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A brief about my setup. I am using a private Ethereum network with 3 nodes. I have made all the nodes as peers of each other by using: admin.addPeer("enode:1234abcd..")

When mining takes place, all the nodes are in sync.

I have also noticed that the accounts created on one node are local to the same node. So the accounts created on one node are available on the same node and not with any of its peers.

However, I am able to process transactions between accounts of different nodes using. eth.sendTransaction({from:sender, to:receiver, value: amount})

Now my questions are:

  • How does the network know which node to query for the presence of the account?
  • Are all the nodes checked for the presence of 'sender' and 'receiver' account?
  • Does the transaction time increase if more peers are added to the network?
  • Will it affect the security of my network if I transport the keyfiles of accounts created on one node to all the other nodes?
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  • Transactions are signed by a private key, which create a signature. Given the transaction data and the signature, the node can derive the public address of the signer and can verify the transaction. The "sender" is the signer, which is the private key. The network doesn't care who is in "possession" of the account. The blockchain is a ledger that maps public addresses to the processed transaction values and it doesn't matter where the transaction came from. It simply checks that the signer is legitimate by comparing the signature signer to the from public address. I'm of course simplifying a lot of this but the point is that the network doesn't care which node has the private key. You can sign the transaction from one node, or offline, or from pluto, and then give the signed transaction to a different node to broadcast it, and it'll work.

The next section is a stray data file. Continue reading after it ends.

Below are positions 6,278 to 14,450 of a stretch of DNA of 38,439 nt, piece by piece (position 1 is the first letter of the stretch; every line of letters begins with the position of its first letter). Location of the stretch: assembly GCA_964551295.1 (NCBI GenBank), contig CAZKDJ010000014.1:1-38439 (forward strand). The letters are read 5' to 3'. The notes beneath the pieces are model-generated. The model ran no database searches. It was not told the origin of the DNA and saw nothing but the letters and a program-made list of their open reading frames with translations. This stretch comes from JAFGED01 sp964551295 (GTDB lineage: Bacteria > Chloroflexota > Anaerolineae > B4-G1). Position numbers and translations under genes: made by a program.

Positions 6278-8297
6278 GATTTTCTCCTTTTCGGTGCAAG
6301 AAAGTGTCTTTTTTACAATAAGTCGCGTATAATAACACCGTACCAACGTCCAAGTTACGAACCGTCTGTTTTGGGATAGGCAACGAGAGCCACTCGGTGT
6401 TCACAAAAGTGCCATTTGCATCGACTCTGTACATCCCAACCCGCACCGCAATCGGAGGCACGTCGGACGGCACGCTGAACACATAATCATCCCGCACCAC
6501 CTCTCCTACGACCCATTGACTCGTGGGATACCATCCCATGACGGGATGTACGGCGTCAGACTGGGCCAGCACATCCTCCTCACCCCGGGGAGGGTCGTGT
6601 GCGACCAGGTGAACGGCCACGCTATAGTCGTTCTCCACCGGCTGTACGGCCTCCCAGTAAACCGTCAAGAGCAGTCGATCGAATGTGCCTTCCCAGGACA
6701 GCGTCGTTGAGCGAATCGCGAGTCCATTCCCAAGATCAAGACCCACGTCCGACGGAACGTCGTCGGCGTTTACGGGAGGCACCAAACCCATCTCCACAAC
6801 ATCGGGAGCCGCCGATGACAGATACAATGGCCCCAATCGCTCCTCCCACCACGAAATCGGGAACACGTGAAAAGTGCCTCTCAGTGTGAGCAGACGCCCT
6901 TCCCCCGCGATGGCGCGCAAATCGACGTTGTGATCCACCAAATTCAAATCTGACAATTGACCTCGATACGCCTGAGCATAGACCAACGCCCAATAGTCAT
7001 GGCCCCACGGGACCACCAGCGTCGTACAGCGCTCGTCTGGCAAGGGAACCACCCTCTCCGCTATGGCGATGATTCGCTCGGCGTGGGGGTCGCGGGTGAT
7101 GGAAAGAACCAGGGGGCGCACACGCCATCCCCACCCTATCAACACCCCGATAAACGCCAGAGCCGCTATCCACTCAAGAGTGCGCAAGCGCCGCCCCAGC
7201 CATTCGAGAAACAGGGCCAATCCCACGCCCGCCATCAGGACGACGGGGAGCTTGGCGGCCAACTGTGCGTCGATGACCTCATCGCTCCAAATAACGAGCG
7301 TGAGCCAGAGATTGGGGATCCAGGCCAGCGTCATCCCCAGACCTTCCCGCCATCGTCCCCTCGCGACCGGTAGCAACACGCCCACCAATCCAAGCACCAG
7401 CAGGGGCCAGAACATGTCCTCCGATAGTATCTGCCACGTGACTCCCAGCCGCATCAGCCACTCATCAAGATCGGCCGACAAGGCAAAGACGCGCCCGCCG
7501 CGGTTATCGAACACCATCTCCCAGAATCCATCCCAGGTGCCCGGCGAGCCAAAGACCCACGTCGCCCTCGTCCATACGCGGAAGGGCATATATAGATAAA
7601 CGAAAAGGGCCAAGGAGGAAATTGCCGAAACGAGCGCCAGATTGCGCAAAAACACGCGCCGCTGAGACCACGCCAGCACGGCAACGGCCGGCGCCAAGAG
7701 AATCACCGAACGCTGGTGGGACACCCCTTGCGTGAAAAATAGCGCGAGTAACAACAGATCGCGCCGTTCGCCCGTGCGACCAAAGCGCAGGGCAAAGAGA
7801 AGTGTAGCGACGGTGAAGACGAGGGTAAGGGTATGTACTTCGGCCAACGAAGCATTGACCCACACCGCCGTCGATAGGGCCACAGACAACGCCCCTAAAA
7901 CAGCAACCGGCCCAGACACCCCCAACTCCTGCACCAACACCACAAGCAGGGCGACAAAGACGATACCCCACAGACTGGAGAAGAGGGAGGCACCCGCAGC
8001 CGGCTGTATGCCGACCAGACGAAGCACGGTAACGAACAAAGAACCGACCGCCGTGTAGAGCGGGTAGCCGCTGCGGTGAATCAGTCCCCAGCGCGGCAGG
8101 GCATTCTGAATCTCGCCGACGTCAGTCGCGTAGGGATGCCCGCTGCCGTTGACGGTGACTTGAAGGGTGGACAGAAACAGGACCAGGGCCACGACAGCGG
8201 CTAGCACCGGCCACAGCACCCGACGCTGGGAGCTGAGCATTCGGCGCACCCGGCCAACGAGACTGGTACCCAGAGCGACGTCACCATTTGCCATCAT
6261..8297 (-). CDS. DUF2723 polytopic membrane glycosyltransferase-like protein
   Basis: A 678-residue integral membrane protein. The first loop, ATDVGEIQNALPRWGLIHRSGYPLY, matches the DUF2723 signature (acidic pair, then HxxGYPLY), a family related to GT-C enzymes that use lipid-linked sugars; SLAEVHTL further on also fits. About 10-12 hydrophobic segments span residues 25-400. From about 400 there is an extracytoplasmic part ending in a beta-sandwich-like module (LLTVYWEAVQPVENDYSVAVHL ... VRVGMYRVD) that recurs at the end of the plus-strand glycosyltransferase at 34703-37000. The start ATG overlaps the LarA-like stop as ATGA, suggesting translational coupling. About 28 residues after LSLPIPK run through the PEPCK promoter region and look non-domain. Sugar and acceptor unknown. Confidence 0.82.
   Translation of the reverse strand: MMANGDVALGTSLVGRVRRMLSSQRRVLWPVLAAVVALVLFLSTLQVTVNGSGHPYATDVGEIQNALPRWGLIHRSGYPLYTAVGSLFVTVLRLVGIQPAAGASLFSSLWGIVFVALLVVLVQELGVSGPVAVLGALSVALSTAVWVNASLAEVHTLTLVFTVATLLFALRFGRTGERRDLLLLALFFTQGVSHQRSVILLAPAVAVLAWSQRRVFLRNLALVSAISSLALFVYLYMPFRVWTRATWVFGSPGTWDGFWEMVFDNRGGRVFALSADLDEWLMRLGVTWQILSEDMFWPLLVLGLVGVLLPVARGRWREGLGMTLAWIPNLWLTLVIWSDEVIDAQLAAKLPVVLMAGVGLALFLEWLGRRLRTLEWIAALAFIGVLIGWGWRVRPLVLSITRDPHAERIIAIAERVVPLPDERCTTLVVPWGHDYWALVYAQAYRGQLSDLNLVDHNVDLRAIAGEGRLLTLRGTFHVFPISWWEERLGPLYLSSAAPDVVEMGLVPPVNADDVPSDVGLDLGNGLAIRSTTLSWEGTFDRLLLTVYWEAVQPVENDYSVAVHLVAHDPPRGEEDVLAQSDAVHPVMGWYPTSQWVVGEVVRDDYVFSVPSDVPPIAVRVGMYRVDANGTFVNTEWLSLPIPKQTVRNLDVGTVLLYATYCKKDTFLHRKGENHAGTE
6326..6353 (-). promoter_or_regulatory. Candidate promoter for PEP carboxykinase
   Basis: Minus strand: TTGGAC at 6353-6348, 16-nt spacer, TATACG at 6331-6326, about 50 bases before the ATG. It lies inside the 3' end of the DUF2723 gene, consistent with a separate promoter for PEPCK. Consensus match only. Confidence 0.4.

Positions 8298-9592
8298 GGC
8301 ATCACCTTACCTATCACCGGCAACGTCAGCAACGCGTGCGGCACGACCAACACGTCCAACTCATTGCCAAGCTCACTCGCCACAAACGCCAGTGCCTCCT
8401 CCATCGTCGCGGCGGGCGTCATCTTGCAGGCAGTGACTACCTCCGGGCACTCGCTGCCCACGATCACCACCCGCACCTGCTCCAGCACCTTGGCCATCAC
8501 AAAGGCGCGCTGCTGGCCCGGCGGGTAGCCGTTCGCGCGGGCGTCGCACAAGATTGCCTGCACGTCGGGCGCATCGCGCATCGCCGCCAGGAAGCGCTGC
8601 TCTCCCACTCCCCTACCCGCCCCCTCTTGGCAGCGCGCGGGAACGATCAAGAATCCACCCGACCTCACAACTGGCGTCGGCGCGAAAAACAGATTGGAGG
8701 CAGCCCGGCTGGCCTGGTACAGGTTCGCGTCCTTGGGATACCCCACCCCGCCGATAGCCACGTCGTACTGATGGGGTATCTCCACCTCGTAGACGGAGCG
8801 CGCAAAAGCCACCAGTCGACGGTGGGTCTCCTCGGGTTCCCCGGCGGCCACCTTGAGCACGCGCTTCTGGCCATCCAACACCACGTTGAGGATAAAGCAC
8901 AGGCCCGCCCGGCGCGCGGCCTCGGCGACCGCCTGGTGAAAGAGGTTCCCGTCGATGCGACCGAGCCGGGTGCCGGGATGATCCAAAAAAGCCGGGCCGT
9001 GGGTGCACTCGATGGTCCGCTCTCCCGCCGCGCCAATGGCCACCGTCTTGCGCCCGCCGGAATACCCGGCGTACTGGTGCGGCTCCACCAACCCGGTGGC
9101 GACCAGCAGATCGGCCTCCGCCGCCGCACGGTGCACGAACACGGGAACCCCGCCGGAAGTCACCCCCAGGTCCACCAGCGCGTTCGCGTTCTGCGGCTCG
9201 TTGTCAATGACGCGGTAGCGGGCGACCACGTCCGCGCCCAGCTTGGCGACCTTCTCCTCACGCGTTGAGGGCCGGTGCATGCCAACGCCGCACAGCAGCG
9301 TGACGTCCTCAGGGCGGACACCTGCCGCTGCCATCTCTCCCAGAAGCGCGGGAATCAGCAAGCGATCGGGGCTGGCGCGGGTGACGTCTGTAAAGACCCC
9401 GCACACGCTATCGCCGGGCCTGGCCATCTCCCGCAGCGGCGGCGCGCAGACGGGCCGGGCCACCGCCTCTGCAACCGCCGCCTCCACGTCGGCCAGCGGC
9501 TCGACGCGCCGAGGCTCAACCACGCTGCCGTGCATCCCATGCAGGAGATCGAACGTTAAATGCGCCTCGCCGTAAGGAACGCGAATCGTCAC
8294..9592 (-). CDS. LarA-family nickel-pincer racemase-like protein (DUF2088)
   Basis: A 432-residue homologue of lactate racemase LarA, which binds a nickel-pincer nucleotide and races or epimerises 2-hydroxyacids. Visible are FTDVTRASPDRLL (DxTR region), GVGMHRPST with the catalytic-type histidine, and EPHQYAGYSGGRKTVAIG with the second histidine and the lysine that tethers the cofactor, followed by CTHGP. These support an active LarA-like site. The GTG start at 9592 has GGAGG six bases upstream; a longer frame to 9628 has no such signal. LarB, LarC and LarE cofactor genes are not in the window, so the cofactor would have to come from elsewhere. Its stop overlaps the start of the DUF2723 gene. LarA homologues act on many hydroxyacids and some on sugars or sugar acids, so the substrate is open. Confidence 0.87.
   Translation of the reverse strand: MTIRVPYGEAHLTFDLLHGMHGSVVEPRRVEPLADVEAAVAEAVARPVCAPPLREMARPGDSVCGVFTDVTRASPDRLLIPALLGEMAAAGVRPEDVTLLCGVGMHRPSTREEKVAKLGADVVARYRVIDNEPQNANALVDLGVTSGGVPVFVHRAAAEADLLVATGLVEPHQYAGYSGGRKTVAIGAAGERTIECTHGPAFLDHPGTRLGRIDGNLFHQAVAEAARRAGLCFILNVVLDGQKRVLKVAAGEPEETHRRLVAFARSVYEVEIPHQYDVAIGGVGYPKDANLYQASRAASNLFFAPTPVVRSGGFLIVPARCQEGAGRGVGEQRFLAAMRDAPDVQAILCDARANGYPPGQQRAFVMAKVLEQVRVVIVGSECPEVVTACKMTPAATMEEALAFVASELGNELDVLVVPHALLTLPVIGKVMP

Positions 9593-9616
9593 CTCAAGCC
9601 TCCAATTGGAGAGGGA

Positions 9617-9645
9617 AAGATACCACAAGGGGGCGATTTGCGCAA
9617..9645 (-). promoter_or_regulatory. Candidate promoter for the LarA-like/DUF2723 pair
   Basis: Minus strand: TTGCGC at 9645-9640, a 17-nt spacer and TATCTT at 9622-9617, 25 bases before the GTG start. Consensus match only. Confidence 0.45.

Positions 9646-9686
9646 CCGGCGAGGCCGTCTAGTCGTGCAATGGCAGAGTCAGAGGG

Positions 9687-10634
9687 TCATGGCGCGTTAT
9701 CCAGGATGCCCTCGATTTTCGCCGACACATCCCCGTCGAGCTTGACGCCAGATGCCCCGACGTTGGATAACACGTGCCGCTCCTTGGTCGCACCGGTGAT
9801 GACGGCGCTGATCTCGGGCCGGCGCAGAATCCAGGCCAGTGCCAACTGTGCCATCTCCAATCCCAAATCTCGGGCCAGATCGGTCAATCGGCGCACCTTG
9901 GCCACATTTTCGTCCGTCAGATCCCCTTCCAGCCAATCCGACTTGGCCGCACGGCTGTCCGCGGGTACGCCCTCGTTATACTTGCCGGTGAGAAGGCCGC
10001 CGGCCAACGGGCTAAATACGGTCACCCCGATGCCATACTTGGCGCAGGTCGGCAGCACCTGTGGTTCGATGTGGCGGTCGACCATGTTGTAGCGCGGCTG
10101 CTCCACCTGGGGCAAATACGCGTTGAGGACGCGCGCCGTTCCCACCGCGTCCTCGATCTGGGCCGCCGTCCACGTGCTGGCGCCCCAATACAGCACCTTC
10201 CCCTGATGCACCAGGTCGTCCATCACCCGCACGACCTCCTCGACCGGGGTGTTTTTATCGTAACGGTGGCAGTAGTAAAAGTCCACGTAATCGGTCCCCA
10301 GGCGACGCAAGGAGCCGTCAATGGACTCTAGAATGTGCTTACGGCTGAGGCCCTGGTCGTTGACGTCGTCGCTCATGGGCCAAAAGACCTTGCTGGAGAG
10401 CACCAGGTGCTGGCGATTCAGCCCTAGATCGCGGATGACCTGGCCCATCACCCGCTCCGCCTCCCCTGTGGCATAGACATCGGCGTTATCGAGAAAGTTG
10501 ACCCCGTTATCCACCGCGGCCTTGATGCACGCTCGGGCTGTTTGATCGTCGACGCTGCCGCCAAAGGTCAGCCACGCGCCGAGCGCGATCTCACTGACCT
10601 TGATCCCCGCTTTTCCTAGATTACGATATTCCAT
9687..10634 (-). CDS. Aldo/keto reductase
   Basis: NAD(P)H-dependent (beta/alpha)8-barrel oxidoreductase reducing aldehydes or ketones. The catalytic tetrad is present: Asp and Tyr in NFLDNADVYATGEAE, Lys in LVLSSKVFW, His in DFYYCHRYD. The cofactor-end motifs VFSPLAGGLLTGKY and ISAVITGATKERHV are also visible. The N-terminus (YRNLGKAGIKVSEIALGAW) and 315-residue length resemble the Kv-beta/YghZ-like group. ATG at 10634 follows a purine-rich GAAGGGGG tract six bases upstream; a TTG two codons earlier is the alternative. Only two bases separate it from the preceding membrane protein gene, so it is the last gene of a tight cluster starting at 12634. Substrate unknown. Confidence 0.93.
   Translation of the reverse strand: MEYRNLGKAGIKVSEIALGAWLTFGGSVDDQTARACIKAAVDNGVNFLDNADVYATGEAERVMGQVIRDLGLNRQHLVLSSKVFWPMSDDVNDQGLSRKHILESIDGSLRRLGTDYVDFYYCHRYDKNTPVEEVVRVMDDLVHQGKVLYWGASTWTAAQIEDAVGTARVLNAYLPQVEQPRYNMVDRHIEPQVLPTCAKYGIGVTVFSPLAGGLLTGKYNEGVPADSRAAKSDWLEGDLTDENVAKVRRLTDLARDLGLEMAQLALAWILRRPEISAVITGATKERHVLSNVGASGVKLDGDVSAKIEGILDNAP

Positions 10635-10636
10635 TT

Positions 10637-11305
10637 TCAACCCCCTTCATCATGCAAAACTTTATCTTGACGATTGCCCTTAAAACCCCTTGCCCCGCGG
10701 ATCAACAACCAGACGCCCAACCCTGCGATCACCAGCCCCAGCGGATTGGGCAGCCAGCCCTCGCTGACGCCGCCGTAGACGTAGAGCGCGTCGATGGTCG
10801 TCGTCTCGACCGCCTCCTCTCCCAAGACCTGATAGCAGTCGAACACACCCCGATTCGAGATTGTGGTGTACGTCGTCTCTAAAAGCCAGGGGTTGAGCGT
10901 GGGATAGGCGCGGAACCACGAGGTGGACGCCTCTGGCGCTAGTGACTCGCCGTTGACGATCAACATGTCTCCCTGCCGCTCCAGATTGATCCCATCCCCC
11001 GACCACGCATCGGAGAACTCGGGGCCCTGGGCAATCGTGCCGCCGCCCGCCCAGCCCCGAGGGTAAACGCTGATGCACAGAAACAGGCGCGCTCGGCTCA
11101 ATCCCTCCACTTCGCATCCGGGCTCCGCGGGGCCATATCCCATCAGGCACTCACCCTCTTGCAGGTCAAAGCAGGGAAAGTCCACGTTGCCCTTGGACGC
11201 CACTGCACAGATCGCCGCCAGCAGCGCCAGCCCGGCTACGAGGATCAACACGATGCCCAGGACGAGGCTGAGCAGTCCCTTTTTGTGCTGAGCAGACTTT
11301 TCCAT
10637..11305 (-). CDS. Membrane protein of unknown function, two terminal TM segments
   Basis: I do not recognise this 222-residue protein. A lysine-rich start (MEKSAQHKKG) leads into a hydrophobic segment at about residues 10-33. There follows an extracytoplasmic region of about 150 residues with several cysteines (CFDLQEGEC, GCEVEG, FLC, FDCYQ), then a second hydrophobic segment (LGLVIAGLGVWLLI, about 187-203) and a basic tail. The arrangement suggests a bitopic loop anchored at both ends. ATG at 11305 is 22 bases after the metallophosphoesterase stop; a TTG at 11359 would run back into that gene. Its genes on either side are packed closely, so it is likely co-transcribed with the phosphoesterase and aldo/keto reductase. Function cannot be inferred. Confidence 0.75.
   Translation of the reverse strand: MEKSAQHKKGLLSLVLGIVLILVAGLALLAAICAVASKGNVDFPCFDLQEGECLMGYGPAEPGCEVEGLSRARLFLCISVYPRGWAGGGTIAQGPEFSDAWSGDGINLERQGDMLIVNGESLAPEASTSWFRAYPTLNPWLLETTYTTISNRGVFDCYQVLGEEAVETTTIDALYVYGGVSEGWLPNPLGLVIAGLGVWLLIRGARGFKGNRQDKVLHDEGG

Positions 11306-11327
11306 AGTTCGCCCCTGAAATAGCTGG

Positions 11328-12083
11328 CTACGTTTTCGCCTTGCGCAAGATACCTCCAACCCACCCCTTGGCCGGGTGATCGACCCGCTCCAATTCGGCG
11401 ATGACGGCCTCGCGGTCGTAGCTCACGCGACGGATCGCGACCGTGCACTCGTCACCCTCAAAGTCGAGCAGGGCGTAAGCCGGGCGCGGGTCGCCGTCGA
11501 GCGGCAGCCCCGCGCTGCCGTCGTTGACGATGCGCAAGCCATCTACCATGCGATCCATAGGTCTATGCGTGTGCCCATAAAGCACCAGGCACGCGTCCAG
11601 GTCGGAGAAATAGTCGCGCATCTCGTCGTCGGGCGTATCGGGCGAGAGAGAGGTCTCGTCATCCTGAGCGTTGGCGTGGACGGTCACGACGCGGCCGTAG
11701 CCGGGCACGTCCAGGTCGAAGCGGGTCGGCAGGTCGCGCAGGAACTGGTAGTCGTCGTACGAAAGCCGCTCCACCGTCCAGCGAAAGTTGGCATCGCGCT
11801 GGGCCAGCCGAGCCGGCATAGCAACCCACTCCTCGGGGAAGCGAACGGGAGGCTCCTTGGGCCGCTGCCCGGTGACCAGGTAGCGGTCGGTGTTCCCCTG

• No the nodes are not checked for the presence of the account.
  • No the transaction time in based on block difficulty which is how long a miner or pool of miner takes to mine a block which is estimated around to be always around 15 seconds. However the network can become congested if there are a ton more transactions then it can it handle and by that I mean that there's limitations to how many transactions can fit in a block, so if there's too many transaction then a lot of transactions linger around in a pool (called a mempool) of transactions waiting to be picked up and mined (included in a block).
  • As long as the keystore files are encrypted and transferred over TLS than it's secure to transport them.

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